• Health & Wellness

    Plant the Seed of Safety

spring planting, field of new corn, growing vegetables on a farm

RED WING, Minn. — With the snow finally gone and the frost out of the ground, many people but especially farmers are in the midst of spring planting. It’s a season of hope as seeds are planted and the green tinge of young shoots begins to cover the fields. As those seeds are planted, Mayo Clinic Health System urges farmers to use safe farming practices to avoid a visit to the Emergency Department.

“We know that spring is a hectic time on the farm,” says Greg Kays, M.D., director of Emergency Department services in Red Wing. “But we don’t want it to be a tragic time as well. Working on a farm can pose risks, but there are things that everyone can do to minimize those risks.”

Tips for a safe spring planting

  • Take the time to be sure your equipment is in top working order. Fix any minor problems now before they become major. Equipment breakdowns pose safety hazards as well as slow down work in the field.
  • Wear your seatbelt when operating equipment, and don’t wear loose or baggy clothing.
  • Use proper safety equipment, such as goggles or earplugs. Anyone working around noisy equipment is at risk for hearing loss.
  • Remember that pesticides and chemicals used on farms can be dangerous. These materials should be kept locked away in marked containers with warning labels. Use all proper precautions when handling chemicals. If someone is exposed to dangerous chemicals, call the toll-free American Association of Poison Control Centers number at 1-800-222-1222.
  • Avoid walking into grain storage areas and silos. It’s possible to become trapped and suffocate under flowing grain. If someone else is trapped in a grain storage area, do not rush in to rescue the person — you could become trapped as well. Call for help immediately.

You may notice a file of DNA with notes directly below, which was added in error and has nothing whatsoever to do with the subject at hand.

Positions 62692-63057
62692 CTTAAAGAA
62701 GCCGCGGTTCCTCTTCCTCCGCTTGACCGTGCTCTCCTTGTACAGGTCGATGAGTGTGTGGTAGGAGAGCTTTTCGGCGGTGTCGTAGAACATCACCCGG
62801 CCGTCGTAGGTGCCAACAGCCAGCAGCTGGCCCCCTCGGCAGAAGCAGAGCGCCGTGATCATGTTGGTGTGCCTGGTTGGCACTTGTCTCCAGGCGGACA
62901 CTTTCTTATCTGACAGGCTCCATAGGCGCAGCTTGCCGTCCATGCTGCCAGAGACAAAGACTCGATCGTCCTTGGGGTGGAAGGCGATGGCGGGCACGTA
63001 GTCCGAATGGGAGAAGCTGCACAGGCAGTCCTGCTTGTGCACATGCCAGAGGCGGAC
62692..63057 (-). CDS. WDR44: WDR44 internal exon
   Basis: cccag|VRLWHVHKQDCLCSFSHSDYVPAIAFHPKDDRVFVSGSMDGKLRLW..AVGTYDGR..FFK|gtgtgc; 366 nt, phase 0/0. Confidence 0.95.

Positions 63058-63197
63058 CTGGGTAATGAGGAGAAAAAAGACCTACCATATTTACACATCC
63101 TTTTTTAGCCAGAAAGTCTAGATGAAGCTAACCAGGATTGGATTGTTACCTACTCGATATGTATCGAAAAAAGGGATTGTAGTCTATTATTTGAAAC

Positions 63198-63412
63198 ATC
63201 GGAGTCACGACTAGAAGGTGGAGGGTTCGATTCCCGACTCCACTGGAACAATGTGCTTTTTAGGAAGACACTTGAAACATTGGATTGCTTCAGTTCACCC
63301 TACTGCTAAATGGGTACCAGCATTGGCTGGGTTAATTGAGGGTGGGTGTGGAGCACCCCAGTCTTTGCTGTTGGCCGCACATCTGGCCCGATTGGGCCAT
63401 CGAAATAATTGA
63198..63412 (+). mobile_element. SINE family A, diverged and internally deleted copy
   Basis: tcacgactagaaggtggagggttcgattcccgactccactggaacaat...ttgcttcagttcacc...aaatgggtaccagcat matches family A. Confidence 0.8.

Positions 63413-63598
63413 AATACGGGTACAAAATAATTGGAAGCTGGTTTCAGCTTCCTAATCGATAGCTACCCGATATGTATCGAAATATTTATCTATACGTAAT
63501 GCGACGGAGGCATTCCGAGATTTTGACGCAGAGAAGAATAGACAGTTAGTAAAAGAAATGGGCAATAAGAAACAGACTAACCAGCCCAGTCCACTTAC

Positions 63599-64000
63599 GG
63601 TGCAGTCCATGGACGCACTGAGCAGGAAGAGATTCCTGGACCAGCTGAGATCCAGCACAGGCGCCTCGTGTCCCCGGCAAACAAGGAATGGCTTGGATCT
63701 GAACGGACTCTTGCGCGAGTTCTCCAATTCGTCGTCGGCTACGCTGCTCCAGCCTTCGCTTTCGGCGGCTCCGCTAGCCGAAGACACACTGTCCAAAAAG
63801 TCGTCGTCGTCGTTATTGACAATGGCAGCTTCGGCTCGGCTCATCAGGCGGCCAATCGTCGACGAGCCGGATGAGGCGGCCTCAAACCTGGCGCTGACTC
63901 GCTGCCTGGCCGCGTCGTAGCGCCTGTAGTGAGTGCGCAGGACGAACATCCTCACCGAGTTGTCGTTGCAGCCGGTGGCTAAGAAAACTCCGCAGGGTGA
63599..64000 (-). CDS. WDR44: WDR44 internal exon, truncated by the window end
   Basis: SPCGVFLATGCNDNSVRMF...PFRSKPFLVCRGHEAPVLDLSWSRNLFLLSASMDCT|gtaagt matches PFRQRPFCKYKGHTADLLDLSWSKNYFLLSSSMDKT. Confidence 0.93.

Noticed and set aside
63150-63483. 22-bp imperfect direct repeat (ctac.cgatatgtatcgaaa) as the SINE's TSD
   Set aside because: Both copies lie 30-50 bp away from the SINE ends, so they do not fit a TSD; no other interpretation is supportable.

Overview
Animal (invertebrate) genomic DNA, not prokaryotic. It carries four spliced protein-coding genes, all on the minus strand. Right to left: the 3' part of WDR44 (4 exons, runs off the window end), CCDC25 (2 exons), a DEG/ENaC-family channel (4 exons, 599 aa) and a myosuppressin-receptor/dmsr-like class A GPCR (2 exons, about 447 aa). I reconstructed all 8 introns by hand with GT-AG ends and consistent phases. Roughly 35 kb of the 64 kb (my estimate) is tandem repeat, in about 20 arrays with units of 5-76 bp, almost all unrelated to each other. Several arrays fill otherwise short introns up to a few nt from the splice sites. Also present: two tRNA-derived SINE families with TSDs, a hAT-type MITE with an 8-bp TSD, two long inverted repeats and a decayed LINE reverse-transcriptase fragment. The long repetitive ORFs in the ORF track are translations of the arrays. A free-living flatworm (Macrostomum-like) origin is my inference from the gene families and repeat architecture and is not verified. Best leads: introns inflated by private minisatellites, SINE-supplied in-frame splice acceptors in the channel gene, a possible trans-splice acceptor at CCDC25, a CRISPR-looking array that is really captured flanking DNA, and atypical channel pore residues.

• Stay alert and focused. Get enough rest, take regular breaks, eat healthy meals and drink plenty of water. Avoid alcohol and drug use that can impair your mental and physical abilities.
  • Be prepared for any kind of weather. Both harsh cold and hot sun are likely in the spring. Wear sunscreen and reapply regularly, even on cloudy days. Dress in layers when the temperature drops.

Prepare for emergencies

“Even with all the right precautions, accidents still happen,” says Dr. Kays. “One important rule for families who live or work on farms is that family members should always be aware of where everyone is and when they are due to return so they can provide help as soon as possible in an emergency.”

Be sure that all family members know how to get help in the event of an emergency — by calling 911 or the poison control center if necessary. When calling 911, be prepared to state exactly where you are and what the problem is. And remember to stay on the line until the operator says it's OK to hang up.

Dr. Kays also suggests taking a CPR class and basic first aid, especially for anyone who cares for younger siblings or elderly relatives. “Spring is a hopeful season; taking the proper safety precautions can help it stay that way.”

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